Carroll farmers may find they'll be fighting more than just bugs when they spray pesticides on their crops.
They may end up burrowing through several new layers of regulations.
A U.S. Supreme Court ruling will allow local governments to draw up their own pesticide rules, previously the domain of state and federal regulators.
And while none of Carroll's eight municipalities has any pesticide rules in the works, the state's farmers say the ideaof local pesticide laws is a nightmare in the making.
"The laws need to be universal," said Ralph Robertson, a 44-year-old third-generation farmer who tills 550 acres in Westminster and New Windsor. "I can see this getting real complicated if every place has its own set of rules."
Until the late April Supreme Court ruling, pesticide regulations were mostly in the hands of state and federal regulators.
The case involved a small northwestern Wisconsin town and a foresterwho in 1985 was denied a permit to apply pesticides to a 200-acre portion of his land.
A three-member board of supervisors in Casey devised a pesticide permit process in 1985. Ralph Mortier, a forester in the town of 411 people, was the first to apply for a permit under the process.
He was given partial approval but told to "hand-apply"pesticides on a 200-acre tract of land on which he grows trees.
Mortier went to court because the process "was complicated and unfair."
"They think they are justified to impose their own regulations because of their concern about the health and welfare of the town," Mortier said in a telephone interview from his home in Wisconsin. "Theycompletely destroyed my plans to manage my land in the way that I wanted to."
Town officials said they did have public safety on theirminds when they passed the ordinance.
"We don't fight the farmersor anybody else," said Mary Emerson, the town clerk in Casey. "We want to protect the water, the wells and people."
The Wisconsin State Supreme Court upheld the town's right to impose its own regulations; the U.S. Supreme Court agreed.
By doing so, agricultural expertssaid, the door was opened for any locality to begin imposing regulations that are more strict than federal or state regulations.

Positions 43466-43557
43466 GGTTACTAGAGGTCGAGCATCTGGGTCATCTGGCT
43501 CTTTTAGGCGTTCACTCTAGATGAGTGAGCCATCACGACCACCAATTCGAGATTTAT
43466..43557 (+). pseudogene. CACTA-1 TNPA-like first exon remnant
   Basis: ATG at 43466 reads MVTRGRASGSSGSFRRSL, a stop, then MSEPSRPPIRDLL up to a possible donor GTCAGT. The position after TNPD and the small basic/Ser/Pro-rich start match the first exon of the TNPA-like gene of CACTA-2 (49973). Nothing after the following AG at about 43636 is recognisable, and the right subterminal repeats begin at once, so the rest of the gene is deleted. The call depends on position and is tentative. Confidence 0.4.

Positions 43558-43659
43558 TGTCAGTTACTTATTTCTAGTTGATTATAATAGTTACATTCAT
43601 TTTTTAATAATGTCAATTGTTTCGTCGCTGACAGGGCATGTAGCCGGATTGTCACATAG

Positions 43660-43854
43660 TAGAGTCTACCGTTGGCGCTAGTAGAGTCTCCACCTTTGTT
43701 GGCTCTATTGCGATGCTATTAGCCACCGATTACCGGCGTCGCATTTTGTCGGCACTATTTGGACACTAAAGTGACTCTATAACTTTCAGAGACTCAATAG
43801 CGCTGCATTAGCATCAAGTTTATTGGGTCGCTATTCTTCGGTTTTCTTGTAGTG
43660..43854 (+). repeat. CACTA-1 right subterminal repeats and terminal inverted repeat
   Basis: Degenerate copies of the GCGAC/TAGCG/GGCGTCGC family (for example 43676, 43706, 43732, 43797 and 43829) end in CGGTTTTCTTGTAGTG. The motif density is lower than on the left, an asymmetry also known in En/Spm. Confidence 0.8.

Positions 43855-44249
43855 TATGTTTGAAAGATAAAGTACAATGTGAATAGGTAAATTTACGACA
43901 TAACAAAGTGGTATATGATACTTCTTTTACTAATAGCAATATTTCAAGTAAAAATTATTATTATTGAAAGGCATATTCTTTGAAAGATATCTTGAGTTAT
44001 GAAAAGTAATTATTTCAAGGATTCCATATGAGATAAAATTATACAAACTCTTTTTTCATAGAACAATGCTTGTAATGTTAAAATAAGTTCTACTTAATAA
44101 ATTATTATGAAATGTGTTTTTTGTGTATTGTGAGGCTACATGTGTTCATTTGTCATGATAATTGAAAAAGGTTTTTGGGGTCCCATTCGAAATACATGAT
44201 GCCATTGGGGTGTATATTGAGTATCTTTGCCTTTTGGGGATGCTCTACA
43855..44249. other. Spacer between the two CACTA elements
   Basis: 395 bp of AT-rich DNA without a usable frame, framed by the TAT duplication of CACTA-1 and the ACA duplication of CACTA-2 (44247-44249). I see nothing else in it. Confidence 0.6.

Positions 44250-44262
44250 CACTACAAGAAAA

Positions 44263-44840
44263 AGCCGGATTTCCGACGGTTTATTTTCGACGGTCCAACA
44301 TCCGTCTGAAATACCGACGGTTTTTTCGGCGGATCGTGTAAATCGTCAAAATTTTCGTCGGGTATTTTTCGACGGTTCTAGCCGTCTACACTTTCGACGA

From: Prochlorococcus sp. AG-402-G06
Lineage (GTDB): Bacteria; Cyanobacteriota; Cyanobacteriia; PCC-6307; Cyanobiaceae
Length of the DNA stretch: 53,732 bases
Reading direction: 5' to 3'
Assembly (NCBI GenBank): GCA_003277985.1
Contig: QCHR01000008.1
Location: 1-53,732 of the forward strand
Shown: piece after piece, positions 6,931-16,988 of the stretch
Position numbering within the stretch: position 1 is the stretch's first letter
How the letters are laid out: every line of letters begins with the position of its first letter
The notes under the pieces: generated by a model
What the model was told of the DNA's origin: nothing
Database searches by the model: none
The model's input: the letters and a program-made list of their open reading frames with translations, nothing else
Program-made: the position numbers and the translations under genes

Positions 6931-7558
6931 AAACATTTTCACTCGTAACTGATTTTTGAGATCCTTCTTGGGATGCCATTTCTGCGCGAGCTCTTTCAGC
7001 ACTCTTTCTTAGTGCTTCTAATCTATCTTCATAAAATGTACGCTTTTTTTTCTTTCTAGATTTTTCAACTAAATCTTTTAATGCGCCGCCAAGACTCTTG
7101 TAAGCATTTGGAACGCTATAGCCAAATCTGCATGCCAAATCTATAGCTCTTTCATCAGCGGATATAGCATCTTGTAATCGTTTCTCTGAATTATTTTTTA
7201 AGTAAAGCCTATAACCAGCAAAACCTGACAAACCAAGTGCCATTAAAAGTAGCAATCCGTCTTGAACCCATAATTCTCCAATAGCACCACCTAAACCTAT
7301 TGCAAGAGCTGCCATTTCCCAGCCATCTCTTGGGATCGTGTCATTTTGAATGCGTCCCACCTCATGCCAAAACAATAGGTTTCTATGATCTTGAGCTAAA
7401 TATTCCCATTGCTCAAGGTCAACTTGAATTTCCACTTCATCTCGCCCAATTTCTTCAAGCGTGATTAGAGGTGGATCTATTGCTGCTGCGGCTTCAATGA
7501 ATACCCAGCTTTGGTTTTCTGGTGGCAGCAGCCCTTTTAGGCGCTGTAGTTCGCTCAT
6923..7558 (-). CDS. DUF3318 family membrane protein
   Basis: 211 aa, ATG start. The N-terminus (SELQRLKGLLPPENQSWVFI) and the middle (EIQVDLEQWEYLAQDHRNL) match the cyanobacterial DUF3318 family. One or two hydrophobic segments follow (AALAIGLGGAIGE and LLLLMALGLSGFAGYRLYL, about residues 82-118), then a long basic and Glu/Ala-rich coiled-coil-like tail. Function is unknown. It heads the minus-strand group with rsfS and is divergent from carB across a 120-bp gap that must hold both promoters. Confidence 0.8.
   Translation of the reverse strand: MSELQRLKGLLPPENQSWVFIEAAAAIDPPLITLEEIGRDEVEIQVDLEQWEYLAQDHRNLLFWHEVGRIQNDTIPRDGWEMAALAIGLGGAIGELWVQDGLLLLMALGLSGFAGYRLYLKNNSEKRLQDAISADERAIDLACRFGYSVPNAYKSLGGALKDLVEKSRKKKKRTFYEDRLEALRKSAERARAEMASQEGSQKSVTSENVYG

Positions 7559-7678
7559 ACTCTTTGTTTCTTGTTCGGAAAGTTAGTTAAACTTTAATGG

"We're going to have some problems if local jurisdictions get into the act," said Norman Astle, an assistant public affairs director with the Maryland Farm Bureau. "It could be a regulatory nightmare."
Robertson, the Carroll farmer, spends about $25,000 a year on pesticides. Hehas a permit from the state, which, in turn, is issued in accordancewith U.S. Environmental Protection Agency regulations.
"If local jurisdictions can start making their own rules, it's going to become more costly," he said. "If they want to tighten regulations on a universal basis, I wouldn't have any problems with that. But the farmer is going to get more confused."
A University of Maryland Cooperative Extension Service official said he knows of no efforts to impose local regulations in Carroll.
"While the jurisdictions could impose more restrictions, we don't expect there to be a change," said David L. Greene, an officer with the service's Carroll office.
In an attempt to keep Maryland's cities, towns and counties out of the pesticide-regulation business, the farm bureau and
other agricultural groups are considering lobbying the General Assembly to pass legislationthat would keep the system the way it is.
"One episode on a locallevel could lead to regulations that are inconsistent," said the farm bureau's Astle. "A local jurisdiction could put out an ordinance that is based on local emotion rather than on science."
That is the complaint Mortier had when Casey's part-time supervisors imposed their pesticide rules.
"These people are not qualified to make these decisions," Mortier said. "When you deal with one of those boards, you're dealing with people who don't know everything that goes into pesticides."
He said a group of farmers and foresters is looking to the Wisconsin legislature for protection from local regulations.
TheAmerican Farm Bureau Federation, an agriculture group based in a Park Ridge, Ill., had urged the U.S. Supreme Court to strike down the Casey ordinance, saying "it destroys the integrity and uniformity of the federal pesticide regulatory system."
The federation filed a brief in the Supreme Court case.
"Uniform pesticide regulation is essential for farmers and ranchers to maintain economically viable operations," the brief said. "Orderly and uniform regulation of pesticide use on farmlands is of paramount importance to producers whose farms and ranches often span more than one municipal, township or county jurisdiction."